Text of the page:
most radical aspects of his public ministry, the
inclusivity of his table fellowship. But whether they
were there or not, in some ways the mandate for
us to welcome all to the table, and to have the table
readily available to all, and inclusive of
all, that’s a real challenge. And yet, if we were to
take Eucharist seriously, it somehow should mean
that kind of inclusivity rather than being exclusive. And that argument is
sometimes mounted. In fact, it should be
extraordinary welcome. Now of course, you have to be
a member of the body of Christ. You have to be a
baptized Christian to present yourself
for Eucharist. There’s somewhat of a
contradiction otherwise. But that being
said, how do we live into the kind of inclusivity
that the historical Jesus apparently modeled. And the scripture
scholars would say that that’s fairly accurate,
that the examples are so consistent throughout
all four gospels, that we do take it, that
this radical inclusivity of his table fellowship
was an integral aspect of his public ministry. So there are extraordinary
challenges for us in at all. How do we pick up the
spirituality of it? Because I think that’s
what matters most. How do we indeed enact it as
a heart-to-heart encounter with Jesus. I have a simple kind
of a proposal to make. We need to bring our
lives to the Eucharist, and to bring the
Eucharist to our lives. Now as I said, that may sound
a very simple little formula. But at least in my own
attempts to be faithful, to my understanding and
practice of the Eucharist, I find it imperative to at least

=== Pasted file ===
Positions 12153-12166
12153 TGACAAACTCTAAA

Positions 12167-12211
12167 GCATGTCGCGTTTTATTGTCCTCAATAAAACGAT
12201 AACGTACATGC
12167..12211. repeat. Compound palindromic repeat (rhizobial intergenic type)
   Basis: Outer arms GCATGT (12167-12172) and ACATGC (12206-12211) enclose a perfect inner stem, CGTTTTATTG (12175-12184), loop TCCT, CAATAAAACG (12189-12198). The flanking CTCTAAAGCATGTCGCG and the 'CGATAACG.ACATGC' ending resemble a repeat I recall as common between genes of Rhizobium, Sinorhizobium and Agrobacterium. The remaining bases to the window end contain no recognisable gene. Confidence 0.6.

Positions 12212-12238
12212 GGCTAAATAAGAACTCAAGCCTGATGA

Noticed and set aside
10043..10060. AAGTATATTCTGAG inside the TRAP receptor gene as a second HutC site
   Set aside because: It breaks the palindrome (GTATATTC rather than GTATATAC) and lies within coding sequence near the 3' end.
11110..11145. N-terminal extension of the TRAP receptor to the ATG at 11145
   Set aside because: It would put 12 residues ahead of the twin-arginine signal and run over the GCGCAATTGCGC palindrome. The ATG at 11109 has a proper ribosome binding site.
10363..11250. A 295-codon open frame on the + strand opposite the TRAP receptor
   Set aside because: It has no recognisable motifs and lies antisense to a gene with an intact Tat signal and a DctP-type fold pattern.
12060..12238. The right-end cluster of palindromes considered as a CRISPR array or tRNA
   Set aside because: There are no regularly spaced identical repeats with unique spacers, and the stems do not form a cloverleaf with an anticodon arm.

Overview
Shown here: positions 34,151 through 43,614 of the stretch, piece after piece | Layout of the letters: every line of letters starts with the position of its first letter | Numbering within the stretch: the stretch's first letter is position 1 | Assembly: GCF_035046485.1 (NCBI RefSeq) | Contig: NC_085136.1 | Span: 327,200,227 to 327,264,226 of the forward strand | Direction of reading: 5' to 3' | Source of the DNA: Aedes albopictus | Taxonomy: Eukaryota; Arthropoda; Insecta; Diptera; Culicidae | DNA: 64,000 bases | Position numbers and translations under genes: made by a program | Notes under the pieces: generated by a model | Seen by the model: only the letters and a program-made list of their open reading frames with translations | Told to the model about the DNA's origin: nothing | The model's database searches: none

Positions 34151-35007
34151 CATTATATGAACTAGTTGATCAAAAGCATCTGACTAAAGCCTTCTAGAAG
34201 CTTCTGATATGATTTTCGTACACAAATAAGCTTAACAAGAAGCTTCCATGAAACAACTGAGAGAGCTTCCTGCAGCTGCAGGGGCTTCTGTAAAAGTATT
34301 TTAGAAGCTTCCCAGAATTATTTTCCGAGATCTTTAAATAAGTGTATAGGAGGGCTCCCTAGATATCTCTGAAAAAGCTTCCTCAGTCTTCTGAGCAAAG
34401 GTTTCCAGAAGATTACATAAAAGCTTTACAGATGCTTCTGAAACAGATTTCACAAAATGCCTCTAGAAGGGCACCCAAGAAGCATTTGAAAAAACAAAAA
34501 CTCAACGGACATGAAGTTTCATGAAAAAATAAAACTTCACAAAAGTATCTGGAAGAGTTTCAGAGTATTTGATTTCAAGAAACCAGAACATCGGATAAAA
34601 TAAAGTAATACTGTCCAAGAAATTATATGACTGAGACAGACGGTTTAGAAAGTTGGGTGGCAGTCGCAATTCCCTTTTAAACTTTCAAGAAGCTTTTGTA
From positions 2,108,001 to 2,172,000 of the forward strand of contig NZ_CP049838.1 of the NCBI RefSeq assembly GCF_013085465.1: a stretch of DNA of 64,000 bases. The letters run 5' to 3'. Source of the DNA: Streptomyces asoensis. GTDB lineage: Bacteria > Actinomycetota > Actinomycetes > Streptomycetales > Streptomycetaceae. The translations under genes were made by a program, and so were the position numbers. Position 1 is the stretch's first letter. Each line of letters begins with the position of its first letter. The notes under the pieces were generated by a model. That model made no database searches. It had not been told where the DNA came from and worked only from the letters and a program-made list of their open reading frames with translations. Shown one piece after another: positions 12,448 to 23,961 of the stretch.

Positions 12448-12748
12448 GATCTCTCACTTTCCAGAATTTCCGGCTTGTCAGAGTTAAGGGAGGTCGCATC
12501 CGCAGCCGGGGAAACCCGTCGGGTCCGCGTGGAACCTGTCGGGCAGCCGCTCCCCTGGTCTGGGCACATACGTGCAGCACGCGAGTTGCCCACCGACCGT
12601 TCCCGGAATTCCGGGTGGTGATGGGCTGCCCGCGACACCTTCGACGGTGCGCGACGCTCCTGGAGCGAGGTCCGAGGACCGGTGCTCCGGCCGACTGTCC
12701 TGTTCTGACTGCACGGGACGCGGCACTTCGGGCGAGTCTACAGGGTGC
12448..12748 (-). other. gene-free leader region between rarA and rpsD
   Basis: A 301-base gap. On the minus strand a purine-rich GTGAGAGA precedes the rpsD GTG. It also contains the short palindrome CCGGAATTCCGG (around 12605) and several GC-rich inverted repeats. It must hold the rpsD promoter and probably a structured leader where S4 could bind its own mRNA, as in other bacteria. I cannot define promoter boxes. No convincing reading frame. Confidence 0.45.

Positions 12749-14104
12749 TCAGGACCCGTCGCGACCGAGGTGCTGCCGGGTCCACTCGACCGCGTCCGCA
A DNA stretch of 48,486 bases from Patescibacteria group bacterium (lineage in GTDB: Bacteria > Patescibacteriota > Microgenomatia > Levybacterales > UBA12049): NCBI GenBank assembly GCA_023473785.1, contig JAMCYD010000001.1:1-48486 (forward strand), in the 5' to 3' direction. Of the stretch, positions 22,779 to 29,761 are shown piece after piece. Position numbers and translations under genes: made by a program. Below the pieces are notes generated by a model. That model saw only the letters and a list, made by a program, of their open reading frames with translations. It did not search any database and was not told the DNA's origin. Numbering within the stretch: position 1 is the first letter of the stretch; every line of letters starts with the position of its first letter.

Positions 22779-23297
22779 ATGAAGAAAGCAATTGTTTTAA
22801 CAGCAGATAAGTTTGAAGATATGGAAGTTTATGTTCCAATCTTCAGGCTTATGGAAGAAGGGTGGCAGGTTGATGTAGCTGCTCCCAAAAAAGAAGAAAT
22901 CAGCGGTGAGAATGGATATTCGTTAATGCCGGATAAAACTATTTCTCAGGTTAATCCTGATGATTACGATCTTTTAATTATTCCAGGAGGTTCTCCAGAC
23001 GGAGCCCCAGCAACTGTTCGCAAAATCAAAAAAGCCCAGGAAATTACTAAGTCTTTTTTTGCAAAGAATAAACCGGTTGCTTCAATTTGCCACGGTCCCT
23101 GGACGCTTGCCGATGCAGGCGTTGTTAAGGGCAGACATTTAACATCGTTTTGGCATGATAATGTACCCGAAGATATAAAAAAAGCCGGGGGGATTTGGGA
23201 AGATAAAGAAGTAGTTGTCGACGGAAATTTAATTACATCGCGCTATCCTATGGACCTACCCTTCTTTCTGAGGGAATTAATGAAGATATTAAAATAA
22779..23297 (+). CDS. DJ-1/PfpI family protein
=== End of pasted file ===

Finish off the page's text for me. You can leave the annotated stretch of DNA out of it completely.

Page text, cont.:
have some level of preparing myself to encounter, to
have this sense of encounter with the risen Christ. If I just toddle up there,
fat, dumb, and happy, oblivious to what I’m doing and where
I am, there’s no magic here. This is an act of faith. It’s not an act of magic. And so it’s not a wham of God’s
grace, or an automatic boost or something. That I, as the partner in
this covenant, the ex opere operantis side of
it, have to pause, come into awareness of what
I’m doing and why I’m doing it, and what this represents
by way of my own faith. Come into my own
repentance, if that’s what I need before
approaching the altar to be first reconciled. It’s lovely that the
church has reestablished that exchange of peace
just before we’re to go to receive the Eucharist. My need for repentance,
my sense of anticipation, that I am welcoming the
risen Christ bodily, into my bodily-ness. That this is a bodily encounter,
and reminding myself of that. And then recognizing
that whatever it is I’m bringing to the Eucharist,
stopping and looking at my life at this point in time, and my
joys, my sorrows, my hopes, my fears, my loves, my